I was attacked in the middle of a public street. It's my neighborhood, why shouldn't I run through it? I have no choice but to pass their house if I want to run - they live at the entrance of the development for which there is only one entrance in and out. Animal control can't be called unless the attack you, which they were after it happened.

It sounds like you are victim blaming. That I shouldn't have been there because I knew he was aggressive and potentially dangerous.

It's potentially dangerous to run on the road (there is no sidewalks in my development) because I could get hit by a car. Does that mean I shouldn't go and it would be my fault because I knew the risk? Gimme a break dude.

I didn't start running with a weapon until after I was attacked. It is concealed. I don't run with it strapped to my thigh like tomb raider or anything. I am also within my right to have it. I have a permit for it.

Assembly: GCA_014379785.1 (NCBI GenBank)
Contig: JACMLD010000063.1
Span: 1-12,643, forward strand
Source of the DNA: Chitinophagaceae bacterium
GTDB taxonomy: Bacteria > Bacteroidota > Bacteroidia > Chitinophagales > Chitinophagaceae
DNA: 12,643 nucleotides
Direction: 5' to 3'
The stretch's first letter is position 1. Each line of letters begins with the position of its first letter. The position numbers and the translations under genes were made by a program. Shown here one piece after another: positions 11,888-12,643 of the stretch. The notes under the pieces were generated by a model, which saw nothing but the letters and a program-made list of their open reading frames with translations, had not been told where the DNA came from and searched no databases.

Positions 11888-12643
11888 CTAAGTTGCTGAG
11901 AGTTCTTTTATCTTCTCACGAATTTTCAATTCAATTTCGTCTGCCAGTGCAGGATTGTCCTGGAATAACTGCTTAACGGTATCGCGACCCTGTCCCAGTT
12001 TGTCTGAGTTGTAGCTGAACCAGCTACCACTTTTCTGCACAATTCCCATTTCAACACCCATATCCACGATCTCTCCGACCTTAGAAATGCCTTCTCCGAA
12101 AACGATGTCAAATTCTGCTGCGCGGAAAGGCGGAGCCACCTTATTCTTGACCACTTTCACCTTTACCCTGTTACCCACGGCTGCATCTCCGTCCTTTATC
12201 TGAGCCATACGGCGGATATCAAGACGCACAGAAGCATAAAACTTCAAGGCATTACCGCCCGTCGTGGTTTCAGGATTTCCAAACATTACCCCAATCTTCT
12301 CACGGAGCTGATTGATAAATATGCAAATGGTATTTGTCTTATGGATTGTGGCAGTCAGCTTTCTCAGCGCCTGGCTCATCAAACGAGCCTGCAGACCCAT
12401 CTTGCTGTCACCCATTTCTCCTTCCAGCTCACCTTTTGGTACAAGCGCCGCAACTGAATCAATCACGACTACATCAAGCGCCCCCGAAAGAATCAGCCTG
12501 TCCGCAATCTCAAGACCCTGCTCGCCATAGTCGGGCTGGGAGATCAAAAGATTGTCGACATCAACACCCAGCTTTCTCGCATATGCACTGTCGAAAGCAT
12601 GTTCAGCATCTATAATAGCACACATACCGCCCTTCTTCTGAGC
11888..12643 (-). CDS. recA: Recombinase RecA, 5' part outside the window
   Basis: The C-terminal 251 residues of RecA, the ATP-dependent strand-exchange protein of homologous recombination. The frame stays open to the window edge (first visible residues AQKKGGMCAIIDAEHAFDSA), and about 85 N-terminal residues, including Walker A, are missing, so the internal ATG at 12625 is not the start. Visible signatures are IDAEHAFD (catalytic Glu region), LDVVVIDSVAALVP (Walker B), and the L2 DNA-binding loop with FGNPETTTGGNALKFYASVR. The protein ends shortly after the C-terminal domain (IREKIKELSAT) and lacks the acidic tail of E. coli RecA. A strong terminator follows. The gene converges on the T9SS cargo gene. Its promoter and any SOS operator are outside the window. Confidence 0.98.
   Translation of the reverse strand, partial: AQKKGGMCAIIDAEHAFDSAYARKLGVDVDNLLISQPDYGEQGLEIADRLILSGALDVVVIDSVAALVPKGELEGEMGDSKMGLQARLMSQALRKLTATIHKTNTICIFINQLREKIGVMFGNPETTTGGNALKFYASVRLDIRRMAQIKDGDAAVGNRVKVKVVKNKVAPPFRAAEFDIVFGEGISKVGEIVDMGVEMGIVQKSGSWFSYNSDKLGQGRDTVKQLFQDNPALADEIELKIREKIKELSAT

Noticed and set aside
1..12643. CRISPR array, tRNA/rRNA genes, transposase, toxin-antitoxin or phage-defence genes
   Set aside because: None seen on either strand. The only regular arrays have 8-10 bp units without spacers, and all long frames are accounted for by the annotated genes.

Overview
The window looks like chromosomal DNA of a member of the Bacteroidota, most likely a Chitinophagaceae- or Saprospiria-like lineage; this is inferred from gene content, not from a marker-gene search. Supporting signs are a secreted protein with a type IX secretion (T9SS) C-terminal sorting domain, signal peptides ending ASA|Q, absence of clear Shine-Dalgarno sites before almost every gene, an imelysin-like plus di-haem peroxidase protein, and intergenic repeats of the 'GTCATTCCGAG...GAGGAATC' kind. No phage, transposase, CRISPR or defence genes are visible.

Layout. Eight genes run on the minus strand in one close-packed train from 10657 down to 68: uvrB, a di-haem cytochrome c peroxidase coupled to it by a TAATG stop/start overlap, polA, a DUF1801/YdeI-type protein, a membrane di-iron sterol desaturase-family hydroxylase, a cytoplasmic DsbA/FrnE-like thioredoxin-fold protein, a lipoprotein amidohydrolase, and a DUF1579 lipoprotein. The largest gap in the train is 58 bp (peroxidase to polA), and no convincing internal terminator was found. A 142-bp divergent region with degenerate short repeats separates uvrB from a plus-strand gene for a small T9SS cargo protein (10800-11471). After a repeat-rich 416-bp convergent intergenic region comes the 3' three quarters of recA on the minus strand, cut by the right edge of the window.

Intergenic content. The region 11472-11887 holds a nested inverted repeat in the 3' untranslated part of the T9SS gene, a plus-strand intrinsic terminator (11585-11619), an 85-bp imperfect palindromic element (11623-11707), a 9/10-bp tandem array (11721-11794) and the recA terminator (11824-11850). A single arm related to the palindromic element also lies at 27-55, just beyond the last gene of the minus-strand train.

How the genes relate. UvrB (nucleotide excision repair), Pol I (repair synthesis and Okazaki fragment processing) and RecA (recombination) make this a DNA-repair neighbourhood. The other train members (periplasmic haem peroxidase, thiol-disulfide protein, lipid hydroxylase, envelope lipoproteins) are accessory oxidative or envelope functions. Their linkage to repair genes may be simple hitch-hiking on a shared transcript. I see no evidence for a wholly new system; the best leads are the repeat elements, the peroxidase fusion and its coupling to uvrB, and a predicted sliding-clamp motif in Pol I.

Your suggestion is appreciated, but I will probably not take it. In your scenario, I give up my power, my freedom and allow the fear of something happening to me dictate my behavior. Fear does not control me, I control it.

I'm not "victim blaming." I was clearly talking about if you continued on the course you're on, you might not look so much like a victim anymore.

And I'm just trying to give you an outside perspective (which is why I assume you posted this piece). You have been badly injured. You obsessively write letters to these people that apparently aren't fit to send (because you have to keep revising them). You now carry a gun past their house on a daily basis, or on the days you jog by anyway. And you obviously don't feel you got justice in the law suit. I'm not victim blaming at all, but I'm beginning to wonder exactly who the victim is. Again, this is just my outside perspective.

Because, you need to realize, people get big vicious German Shepherds because they are afraid of people who write a single letter 50 times but can't send it, carry guns past their house, run with unleashed dogs, and don't feel they can turn to the law (law suits, animal control, etc.). People get dogs and guns to protect them from people like that. And if there's a religious component (I'm not saying there is, but if there is...), like they are Christians and you're an atheist, they are probably a lot more scared of you than you are of them.